Sneaky Chilon! Nice to know neither graffiti nor young male senses of humor have changed in the last couple of millennia.
This inscription from Ostia (published in L'Année Épigraphique 1941, 6) is one of a series in which the Seven Sages gave advice on how to behave in a public latrine. It may be translated "Sneaky Chilon taught how to fart silently."

Angelo Mercado remains skeptical:
Note that the OLD may be wrong in relating Latin vissio to Old Norse fisa. The sound correspondence doesn't work if the Latin comes from *w-. Old Norse has to come from *p-.

It seems right indeed that Cicero and Quintilian were thinking of vissio; the double -ss- is a possible outcome for *-dt- or *-tt-.

But further mucking around in the Lexicon der indogermanischen Verben, I don't think *wet- withstands scrutiny.

The Latin verb could easily be onomatopoetic, too!

Antonio Vasconcelos de Saldanha writes:
I read with the usual attention your most curious and erudite post on "visio and pedo". Following my previous e-mail on the survival of classic obscenities in modern Portuguese and Spanish languages, let me add that a very popular (and clearly rude) word for "fart" in Portuguese is "peido"; the origin is obvious, and perhaps closer to its Latin ancestor than the French "pet". Still in the field of obscenities, the similar (rude) word for buttock (similar to "cu", from "culum") is "peida" (from Latin "podex"?).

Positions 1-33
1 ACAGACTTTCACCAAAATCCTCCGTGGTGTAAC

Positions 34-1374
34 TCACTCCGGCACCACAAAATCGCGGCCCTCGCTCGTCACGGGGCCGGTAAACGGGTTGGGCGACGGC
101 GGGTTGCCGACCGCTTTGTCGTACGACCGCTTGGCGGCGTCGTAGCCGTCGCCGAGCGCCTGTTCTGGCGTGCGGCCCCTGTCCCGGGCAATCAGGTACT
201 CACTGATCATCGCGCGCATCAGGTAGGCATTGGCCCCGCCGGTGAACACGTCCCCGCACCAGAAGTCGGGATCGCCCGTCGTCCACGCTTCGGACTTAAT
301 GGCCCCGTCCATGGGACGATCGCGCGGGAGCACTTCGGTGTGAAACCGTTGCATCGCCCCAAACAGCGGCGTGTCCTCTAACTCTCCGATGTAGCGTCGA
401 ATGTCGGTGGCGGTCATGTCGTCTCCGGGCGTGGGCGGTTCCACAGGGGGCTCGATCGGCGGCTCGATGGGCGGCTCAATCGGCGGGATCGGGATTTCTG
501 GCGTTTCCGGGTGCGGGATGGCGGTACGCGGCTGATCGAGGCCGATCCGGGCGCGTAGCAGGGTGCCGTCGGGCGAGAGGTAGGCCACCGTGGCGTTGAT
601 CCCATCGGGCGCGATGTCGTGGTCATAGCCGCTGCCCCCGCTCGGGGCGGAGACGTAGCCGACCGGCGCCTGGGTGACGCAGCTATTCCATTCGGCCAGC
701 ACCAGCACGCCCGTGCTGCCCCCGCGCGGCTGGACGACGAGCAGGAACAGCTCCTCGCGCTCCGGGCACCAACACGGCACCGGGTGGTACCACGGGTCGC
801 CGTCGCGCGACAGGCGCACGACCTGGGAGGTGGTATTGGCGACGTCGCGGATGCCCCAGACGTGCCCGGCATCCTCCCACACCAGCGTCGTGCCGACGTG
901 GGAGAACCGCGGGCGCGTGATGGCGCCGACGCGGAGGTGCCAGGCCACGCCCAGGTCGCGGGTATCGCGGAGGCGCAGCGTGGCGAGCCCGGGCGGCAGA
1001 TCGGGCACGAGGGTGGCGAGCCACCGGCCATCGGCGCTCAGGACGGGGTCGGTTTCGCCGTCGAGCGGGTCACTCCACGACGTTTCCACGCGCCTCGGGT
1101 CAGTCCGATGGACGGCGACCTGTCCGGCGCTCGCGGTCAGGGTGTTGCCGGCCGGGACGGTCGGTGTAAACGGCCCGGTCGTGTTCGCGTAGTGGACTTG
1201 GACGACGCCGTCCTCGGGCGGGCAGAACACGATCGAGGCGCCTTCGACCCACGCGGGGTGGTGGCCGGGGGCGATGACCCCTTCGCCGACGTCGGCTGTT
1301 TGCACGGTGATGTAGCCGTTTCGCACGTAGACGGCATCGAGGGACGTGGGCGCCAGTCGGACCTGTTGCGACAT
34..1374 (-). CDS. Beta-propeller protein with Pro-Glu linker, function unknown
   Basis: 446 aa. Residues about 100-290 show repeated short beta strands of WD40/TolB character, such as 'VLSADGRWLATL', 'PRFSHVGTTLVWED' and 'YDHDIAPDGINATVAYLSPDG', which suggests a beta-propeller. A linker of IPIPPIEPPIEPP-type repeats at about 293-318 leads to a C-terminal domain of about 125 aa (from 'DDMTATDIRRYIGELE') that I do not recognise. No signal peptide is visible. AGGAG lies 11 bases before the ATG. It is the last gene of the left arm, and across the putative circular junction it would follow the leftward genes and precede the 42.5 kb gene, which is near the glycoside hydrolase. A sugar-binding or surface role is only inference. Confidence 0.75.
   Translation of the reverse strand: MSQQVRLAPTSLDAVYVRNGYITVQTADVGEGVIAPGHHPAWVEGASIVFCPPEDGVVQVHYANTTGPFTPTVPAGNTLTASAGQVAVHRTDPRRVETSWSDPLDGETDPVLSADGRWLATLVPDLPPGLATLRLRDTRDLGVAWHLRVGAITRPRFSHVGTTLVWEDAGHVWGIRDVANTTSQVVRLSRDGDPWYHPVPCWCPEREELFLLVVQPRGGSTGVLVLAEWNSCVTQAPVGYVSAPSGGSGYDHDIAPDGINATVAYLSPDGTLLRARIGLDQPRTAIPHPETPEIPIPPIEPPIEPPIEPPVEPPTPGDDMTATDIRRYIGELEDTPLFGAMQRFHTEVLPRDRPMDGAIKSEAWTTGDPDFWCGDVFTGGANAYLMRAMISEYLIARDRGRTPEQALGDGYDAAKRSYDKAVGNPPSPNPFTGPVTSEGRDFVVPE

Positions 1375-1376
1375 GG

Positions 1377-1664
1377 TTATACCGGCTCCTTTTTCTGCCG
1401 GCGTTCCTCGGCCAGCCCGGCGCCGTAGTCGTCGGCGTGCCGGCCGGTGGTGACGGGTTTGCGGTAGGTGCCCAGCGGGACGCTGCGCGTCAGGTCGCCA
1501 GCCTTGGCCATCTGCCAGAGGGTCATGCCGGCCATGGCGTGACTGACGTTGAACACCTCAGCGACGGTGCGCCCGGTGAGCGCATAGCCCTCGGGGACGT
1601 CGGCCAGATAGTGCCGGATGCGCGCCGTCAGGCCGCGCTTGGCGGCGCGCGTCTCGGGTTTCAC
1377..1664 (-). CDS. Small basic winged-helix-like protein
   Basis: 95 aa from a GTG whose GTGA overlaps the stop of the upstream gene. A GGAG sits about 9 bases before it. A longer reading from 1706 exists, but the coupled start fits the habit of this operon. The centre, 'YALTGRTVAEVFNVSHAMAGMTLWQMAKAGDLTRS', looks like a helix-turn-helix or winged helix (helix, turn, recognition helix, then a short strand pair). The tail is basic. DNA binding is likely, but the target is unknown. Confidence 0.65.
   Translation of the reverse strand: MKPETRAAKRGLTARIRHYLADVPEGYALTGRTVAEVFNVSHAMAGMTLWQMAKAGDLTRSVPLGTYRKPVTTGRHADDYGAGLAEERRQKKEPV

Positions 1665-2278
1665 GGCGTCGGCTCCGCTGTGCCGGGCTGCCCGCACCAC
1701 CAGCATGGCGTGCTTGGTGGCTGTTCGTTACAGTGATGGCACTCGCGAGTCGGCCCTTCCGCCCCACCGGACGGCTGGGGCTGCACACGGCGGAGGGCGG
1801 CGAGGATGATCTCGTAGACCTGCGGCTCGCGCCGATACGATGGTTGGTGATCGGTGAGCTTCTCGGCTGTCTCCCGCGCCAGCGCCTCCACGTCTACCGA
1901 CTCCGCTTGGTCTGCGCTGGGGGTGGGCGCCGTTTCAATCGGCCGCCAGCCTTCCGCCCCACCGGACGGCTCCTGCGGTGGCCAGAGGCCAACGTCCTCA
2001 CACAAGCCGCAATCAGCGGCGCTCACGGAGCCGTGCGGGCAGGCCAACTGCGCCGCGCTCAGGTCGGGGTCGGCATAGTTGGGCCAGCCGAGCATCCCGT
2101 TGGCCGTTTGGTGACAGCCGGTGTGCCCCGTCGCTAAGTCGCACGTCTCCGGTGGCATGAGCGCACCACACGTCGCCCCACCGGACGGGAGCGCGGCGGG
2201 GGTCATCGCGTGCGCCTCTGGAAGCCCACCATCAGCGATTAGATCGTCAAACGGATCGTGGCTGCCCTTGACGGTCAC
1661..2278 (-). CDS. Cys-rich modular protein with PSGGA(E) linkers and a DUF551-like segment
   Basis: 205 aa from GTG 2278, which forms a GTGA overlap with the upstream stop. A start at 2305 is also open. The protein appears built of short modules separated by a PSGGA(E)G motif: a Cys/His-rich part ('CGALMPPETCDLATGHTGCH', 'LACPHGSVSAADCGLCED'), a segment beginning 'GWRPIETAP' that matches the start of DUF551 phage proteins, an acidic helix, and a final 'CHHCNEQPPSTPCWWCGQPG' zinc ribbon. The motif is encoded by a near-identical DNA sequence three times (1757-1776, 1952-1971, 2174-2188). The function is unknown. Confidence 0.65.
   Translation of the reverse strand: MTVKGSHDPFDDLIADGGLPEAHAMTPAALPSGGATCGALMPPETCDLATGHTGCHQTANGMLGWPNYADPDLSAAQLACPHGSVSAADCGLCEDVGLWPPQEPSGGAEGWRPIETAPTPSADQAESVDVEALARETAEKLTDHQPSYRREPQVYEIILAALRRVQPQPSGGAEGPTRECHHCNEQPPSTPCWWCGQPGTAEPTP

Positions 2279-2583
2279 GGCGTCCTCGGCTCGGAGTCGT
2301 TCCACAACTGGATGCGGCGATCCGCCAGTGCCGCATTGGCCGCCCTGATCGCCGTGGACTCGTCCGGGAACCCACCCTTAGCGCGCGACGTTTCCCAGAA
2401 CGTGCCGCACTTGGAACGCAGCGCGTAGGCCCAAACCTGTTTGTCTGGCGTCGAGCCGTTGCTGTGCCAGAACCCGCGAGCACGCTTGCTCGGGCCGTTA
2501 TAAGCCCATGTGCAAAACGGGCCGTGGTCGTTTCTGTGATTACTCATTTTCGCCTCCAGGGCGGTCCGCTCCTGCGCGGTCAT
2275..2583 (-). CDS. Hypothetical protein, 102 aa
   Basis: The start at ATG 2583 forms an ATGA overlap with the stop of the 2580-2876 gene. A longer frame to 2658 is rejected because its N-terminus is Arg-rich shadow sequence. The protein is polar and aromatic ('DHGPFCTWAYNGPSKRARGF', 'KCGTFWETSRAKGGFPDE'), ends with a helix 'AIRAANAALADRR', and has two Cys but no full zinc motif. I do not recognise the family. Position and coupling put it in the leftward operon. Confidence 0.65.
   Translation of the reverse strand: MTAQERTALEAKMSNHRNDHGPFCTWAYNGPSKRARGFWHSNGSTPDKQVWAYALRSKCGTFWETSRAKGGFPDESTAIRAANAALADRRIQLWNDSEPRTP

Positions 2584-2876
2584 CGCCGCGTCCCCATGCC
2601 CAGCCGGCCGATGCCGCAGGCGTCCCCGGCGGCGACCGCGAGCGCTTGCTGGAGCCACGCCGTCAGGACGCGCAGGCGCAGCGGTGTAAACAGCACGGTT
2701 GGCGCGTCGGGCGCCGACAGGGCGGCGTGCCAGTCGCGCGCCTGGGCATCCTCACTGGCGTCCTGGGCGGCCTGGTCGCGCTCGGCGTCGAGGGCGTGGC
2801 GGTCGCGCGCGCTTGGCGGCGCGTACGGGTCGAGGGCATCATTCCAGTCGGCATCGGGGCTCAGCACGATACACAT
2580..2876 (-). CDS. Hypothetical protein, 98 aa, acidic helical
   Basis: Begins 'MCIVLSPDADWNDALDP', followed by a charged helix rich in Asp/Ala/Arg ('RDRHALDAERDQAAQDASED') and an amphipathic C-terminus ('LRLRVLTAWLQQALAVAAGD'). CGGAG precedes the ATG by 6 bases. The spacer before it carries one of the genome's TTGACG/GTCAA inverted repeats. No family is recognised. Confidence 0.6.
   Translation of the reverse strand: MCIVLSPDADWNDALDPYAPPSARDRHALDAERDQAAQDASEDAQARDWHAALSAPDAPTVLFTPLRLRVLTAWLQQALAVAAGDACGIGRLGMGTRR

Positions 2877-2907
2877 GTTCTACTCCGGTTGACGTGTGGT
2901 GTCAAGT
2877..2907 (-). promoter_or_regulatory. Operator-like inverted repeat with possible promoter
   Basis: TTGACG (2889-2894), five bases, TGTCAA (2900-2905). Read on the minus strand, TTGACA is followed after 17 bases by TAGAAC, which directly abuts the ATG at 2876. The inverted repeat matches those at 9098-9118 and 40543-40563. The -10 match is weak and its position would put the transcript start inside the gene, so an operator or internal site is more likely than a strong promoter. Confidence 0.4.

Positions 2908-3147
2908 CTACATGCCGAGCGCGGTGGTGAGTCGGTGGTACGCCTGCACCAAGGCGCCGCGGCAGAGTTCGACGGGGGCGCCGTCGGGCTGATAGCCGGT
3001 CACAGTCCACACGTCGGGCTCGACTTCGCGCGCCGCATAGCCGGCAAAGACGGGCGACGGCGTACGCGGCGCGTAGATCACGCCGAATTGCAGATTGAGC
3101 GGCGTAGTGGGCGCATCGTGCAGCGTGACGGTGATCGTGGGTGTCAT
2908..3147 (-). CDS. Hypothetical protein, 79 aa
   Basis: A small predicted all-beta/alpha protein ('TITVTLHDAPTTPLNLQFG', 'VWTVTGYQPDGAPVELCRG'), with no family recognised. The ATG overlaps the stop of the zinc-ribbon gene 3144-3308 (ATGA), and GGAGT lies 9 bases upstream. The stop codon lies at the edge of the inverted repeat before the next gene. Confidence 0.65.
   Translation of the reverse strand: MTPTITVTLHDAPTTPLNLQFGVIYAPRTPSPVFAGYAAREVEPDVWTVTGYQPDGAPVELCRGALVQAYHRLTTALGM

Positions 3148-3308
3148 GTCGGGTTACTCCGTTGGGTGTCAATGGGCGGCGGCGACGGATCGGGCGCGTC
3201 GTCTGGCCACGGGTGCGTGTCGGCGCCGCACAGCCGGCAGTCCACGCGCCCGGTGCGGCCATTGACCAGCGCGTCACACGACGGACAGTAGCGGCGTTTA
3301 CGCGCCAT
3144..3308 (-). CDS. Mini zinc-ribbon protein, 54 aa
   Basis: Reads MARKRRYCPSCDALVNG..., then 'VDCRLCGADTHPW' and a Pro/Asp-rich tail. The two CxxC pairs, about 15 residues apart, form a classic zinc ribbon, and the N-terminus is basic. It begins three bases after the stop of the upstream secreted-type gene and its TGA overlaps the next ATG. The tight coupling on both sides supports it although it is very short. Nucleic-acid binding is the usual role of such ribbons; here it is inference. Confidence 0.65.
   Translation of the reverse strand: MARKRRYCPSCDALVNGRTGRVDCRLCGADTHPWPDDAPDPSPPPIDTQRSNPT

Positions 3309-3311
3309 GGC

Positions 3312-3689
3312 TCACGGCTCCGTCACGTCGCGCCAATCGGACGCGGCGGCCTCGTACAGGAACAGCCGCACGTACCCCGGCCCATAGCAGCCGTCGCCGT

Thanks to all for the illuminating comments!

Tuesday, November 28, 2006


Visio and Pedo

Some censorware programs erroneously reject web pages because the programs misinterpret innocent series of letters as obscenities. There is a curious parallel to this phenomenon in Cicero, Ad Familiares 9.22.4 (tr. D.R. Shackleton Bailey):
So we utter obscenities when we use respectable words. Take 'divisio'. A respectable word, wouldn't you say? But it contains an obscenity, just like 'intercapedo'.

igitur in verbis honestis obscena ponimus. quid enim? non honestum verbum est divisio? at inest obscenum, cui respondet intercapedo.
Cf. Quintilian 8.3.46 (discussing κακέμφατον, tr. H. E. Butler):
A similar offence against modesty may be caused by the division of words, as, for example, by the use of the nominative of intercapedinis.

sed divisio quoque adfert eandem iniuriam pudori, ut si intercapedinis nominativo casu quis utatur.
Butler's translation of Quintilian seems incorrect, when considered in the light of the Ciceronian passage. More accurate might be "But divisio also causes the same offense against modesty, as if someone were to use the nominative case of intercapedo."

The only commentary available to me on Cicero's letters is by Tyrrell and Purser, who say:
divisio]: suggests visio = flatum ventris emitto, just as intercapedo in the nominative suggests pedo.
The Latin verb pedo means "break wind". But visio as a verb with the meaning flatum ventris emitto (send forth a blast of wind) doesn't seem to occur in the Latin Dictionary by Lewis & Short. I do find:
visĭum , ii, n. [Gr. βδέσμα],
I. a stench: βδέσμα, visio, Gloss.
Calvert Watkins' Indo-European Roots, published as an appendix to The American Heritage Dictionary of the English Language, has the following entries of interest:
peis-.2 To blow. 1. Germanic *fis- in old Norse fisa, to fart, akin to the Scandinavian source of Middle English fise, fart: FIZGIG. 2. Germanic *fisti- in Old English *fistan, to fart (attested only in the gerund fisting): FEIST (FIZZLE). [Pok. 2. peis- 796.]